During our workshop, we enacted this skit, listening to and then reflecting on the needs and fears of each of these character-concepts and the tensions that exist among them. Then in another activity we applied this learning to the life of Jesus. We imagined these four characters discussing amongst themselves how Jesus embodied and taught about each of them. Finally, these four characters became the basis to reflect on the activities and work of our churches.


Personally, I will not forget these leaders becoming Truth, Mercy, Justice, and Peace and engaging honestly with one another about the tensions and balances that exist between the characters. Many leaders shared about how much more they would be processing this experience as they went home to their own churches and networks.


One such excerpt from Lederach that prompted a lot of reflection during our time together:


Truth looked first at Mercy. “You must slow down, Brother Mercy. Give me a chance to emerge. Our child Forgiveness cannot be born without the slow development in the womb of the mother.” Mercy nodded. “Shine bright, dear Sister Truth. But please take care not to blind and burn. Remember that each person is a child of God. Each is weak and needs support to grow.”5


A Comprehensive Framework


Third and finally, I want to highlight the significant claim with which we began the conference:

Shalom and shalom-building are God’s own vision and mission, so shalom and shalom-building provide a comprehensive framework to shape all the activities and work of the Church.


In spite of very real concerns at the outset, several leaders who attended reflected back that shalom is helping to provide an integrated, comprehensive framework for their Christian life and work. Shalom fits together so many pieces of our discipleship journeys and church work that can often feel separate and disconnected. A shalom-building framework also provides an impetus to learn practical peacebuilding skills that help Christians grow on our discipleship journeys so that we can participate in Jesus’s work to heal relationships and restore what has been broken.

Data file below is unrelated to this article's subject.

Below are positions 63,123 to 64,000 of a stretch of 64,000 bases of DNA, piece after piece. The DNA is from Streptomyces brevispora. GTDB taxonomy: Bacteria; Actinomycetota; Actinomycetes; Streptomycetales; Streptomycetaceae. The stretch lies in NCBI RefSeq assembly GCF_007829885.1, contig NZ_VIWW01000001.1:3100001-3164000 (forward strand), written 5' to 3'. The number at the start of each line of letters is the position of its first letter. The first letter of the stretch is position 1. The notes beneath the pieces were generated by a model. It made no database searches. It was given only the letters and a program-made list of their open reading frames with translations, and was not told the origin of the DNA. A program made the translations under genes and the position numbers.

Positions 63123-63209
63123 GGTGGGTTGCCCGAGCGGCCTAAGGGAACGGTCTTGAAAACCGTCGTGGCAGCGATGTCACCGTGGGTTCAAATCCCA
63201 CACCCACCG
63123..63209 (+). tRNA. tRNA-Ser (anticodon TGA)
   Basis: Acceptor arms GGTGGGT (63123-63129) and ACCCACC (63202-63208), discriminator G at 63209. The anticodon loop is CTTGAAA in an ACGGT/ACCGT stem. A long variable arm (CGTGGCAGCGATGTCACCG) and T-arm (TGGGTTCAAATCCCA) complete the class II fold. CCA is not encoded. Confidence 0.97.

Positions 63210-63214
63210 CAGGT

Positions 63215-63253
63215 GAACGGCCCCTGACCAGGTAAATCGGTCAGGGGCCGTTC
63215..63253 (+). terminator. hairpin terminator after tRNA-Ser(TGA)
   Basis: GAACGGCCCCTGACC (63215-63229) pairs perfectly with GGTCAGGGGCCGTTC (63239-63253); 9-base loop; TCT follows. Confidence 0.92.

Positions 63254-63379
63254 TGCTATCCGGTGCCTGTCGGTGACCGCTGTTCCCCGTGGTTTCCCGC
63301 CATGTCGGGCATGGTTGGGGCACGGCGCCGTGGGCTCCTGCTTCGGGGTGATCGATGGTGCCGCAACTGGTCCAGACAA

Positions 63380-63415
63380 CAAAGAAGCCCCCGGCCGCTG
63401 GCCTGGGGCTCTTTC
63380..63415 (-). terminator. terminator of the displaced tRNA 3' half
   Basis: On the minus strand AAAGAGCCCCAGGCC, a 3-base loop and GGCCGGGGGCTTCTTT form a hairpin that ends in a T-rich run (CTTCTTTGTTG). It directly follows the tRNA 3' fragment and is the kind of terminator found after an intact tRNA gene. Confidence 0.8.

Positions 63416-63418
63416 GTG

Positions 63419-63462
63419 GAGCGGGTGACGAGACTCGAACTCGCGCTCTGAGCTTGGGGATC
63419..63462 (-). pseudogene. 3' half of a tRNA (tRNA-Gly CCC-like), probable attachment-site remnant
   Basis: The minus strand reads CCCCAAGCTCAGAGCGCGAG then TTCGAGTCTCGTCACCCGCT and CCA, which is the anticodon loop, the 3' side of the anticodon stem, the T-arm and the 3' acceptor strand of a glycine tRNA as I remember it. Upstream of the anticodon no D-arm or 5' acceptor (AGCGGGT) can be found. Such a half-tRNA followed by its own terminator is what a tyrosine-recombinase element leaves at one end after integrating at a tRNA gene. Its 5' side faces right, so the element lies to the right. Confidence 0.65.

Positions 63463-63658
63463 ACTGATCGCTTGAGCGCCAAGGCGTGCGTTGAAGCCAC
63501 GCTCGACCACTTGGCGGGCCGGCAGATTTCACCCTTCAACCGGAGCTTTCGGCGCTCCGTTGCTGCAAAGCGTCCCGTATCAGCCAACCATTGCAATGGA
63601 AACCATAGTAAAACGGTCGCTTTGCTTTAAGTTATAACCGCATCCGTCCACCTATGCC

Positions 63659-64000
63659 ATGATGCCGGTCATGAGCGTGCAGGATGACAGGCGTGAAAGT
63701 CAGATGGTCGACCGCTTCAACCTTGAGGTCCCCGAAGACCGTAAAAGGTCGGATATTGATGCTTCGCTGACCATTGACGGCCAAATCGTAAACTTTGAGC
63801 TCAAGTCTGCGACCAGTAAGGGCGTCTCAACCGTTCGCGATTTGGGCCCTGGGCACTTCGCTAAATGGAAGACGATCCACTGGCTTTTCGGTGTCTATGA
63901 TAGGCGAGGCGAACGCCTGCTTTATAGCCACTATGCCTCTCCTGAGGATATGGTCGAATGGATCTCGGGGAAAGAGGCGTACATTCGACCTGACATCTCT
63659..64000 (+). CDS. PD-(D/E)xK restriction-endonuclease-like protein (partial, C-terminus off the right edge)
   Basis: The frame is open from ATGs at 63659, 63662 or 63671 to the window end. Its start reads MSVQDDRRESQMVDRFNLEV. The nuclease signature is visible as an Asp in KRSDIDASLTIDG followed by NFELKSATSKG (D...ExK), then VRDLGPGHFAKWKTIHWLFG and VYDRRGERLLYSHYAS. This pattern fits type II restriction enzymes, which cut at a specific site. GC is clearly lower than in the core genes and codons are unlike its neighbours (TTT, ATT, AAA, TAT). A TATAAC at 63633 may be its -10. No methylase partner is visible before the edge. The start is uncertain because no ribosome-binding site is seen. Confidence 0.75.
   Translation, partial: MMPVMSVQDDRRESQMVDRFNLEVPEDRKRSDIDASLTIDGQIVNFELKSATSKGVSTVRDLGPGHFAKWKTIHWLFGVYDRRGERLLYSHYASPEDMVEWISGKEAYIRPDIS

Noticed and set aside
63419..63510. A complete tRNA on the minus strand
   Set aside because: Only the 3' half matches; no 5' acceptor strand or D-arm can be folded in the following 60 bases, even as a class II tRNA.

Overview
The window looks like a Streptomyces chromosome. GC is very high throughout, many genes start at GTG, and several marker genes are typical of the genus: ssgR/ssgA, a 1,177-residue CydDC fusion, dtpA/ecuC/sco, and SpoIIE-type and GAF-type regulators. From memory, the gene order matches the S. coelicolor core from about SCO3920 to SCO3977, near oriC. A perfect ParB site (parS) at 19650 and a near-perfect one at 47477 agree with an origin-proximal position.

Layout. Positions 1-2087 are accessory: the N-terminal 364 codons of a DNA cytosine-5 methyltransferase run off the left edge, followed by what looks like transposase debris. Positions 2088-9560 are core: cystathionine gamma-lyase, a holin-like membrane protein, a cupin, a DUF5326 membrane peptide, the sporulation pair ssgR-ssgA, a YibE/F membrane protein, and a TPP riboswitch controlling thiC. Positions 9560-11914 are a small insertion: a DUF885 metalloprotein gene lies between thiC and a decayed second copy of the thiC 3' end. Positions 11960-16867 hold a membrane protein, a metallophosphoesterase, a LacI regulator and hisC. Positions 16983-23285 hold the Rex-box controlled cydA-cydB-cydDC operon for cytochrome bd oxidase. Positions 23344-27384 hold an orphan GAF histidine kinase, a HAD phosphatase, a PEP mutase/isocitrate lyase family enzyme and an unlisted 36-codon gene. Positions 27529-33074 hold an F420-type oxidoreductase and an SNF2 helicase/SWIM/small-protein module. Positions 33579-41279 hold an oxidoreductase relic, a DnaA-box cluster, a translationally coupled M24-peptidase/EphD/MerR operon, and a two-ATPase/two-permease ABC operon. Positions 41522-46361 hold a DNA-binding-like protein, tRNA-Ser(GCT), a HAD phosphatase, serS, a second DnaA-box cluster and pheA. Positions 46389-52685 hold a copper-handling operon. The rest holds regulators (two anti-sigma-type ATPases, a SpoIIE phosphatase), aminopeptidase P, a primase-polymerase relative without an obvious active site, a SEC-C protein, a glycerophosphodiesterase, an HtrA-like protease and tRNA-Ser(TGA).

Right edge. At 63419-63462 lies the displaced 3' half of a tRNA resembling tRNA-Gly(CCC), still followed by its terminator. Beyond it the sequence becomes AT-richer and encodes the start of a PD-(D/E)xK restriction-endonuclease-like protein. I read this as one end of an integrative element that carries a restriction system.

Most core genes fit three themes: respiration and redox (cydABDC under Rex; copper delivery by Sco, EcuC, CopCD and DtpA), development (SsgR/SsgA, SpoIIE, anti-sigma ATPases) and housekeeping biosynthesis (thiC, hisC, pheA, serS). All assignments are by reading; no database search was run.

Thomas Bucher, the General Secretary of the European Evangelical Alliance and conference organizer, concluded our time together saying:


My understanding of Peace & Reconciliation at the beginning of these days was strongly related to situations of conflict. And now I have realised that Shalom is much more inclusive. It is like a filter that affects all areas of life, a comprehensive framework for all that the Church is and does. As we go home now, we need to rethink how all the activities of our Evangelical Alliances align even more with this larger vision.


Notes & References:

  1. I write more about this here, and I specifically reference the Secretary General of the World Evangelical Alliance Thomas Shirrmacher and his speech “Catholics and Evangelicals and their future relations.” Schirrmacher shared about how “the topic of Catholic-Evangelical relations has become more urgent” as many international churches are becoming closer theologically to evangelical churches, which is “rapidly increasing the number of theologically conservative churches who are contemplating how they will relate to the Catholic Church” (pg 2). The same dynamic is true regarding how international Protestant churches are contemplating their relationships with the Orthodox Church, secular groups, Muslim communities, and many others as part of wider society.

  2. This paragraph is adapted from an article that Peace Catalyst International colleagues and I wrote: Peace Catalyst International staff, “Shalom,” October 2021.

  3. The Biblical idea of shalom overlaps significantly with the idea of “positive peace” in the field of peacebuilding and conflict transformation. Rev. Dr. Martin Luther King, Jr. preached about this positive peace: “Peace is not merely the absence of some negative force — war, tensions, confusion but it is the presence of some positive force — justice, goodwill, the power of the kingdom of God.” From King, Martin Luther, Jr., “When Peace Becomes Obnoxious,” sermon, Dexter Avenue Baptist Church, Montgomergy AL, March 18, 1956. Accessible here.

  4. This is a direct translation from the Spanish verse in which this workshop was developed by peacebuilder John Paul Lederach in Nicaragua. The actual four words in Hebrew are chêsêd (steadfast love, goodness, kindness, faithfulness with a much more gentle and patient connotation), ’emeth (firmness, faithfulness, truth), tsedeq (justice, rightness, righteousness, much more about a cause and even governance, not individual morals), and shâlôm (completeness, soundness, welfare, peace), and they occur in the context of a prayer for God’s shalom and a promise of his salvation.

  5. John Paul Lederach, Journey to Reconciliation (Herald Press, 1999), 59.


This article was first published on Bryan Carey’s Blog  – The Careys: Our lives and work doing interfaith peace building.